© 1998

Property Tax Reform in Developing Countries


Table of contents

  1. Front Matter
    Pages i-xvi
  2. Thomas B. Reed
    Pages 1-30
  3. Charles Churchill
    Pages 31-51
  4. Thomas Jefferson
    Pages 53-84
  5. Mortimer Caplan
    Pages 85-110
  6. Ovid Tristia
    Pages 111-156
  7. Michel de Montaigne
    Pages 157-187
  8. Back Matter
    Pages 189-213

About this book


Property Tax Reform in Developing Countries provides a conceptual framework for property tax reform with the intention of making the most compelling argument possible to persuade the reader as to its validity. The text claims that a model for property tax reform in developing countries is derived from a theoretical distillation of empirical experience. The primary objective of this study is to establish, through logic, theory and observation: what constitutes a good property tax system, for whom, and under what conditions; why such a system works; and how inferior systems can be upgraded to approximate well-functioning systems.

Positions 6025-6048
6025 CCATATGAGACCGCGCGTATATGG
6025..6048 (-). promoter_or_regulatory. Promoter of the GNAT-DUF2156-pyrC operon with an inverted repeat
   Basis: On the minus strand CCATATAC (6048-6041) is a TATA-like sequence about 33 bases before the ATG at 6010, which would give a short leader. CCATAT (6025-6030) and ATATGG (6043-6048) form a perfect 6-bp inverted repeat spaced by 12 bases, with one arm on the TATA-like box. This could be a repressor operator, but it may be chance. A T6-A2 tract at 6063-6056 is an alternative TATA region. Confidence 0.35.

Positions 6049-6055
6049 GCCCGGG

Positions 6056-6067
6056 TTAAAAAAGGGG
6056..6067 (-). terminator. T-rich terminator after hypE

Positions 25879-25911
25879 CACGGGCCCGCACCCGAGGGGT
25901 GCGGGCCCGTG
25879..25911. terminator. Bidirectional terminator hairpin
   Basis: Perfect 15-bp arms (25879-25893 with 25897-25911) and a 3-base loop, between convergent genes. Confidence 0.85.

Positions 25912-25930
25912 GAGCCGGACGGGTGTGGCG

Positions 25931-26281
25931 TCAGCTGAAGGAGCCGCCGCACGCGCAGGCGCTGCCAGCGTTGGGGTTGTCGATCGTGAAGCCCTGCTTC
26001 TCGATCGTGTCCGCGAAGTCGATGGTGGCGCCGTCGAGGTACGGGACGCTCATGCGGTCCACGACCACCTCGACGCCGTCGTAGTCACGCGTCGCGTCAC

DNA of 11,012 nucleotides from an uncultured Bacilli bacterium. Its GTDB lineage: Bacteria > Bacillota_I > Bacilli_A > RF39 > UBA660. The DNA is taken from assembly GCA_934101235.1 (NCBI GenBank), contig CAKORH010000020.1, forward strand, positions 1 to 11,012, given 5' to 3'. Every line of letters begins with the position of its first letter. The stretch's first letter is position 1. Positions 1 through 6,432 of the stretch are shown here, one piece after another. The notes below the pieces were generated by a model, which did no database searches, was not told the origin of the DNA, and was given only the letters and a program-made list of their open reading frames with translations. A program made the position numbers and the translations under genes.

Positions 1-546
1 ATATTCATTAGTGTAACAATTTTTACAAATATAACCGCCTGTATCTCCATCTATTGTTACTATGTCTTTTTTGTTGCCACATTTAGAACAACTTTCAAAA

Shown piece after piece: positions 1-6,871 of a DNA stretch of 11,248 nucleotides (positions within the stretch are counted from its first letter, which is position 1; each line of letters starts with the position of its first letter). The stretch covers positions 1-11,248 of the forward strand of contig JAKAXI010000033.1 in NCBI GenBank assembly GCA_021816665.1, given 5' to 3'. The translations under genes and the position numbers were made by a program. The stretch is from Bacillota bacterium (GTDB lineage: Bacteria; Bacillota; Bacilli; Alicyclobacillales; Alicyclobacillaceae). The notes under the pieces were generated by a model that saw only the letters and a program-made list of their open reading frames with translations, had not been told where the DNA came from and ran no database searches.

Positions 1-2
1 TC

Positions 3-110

Property Tax Reform in Developing Countries develops its examination in three stages. First, a conceptual framework is presented for the formulation, implementation, and evaluation of property tax reform in developing countries. Second, attempts to reform property taxation in four developing countries are examined in detail. Finally, the results of the reform efforts described in the four case studies are evaluated and guidelines for reform are offered. The study concludes with specific recommendations for reforming property tax systems in developing countries, based on the conceptual framework and synthesizing lessons of the case studies.


Developing Countries tax reform taxation

Authors and affiliations

  1. 1.Harvard Institute for International Development and International Tax ProgramHarvard UniversityUSA

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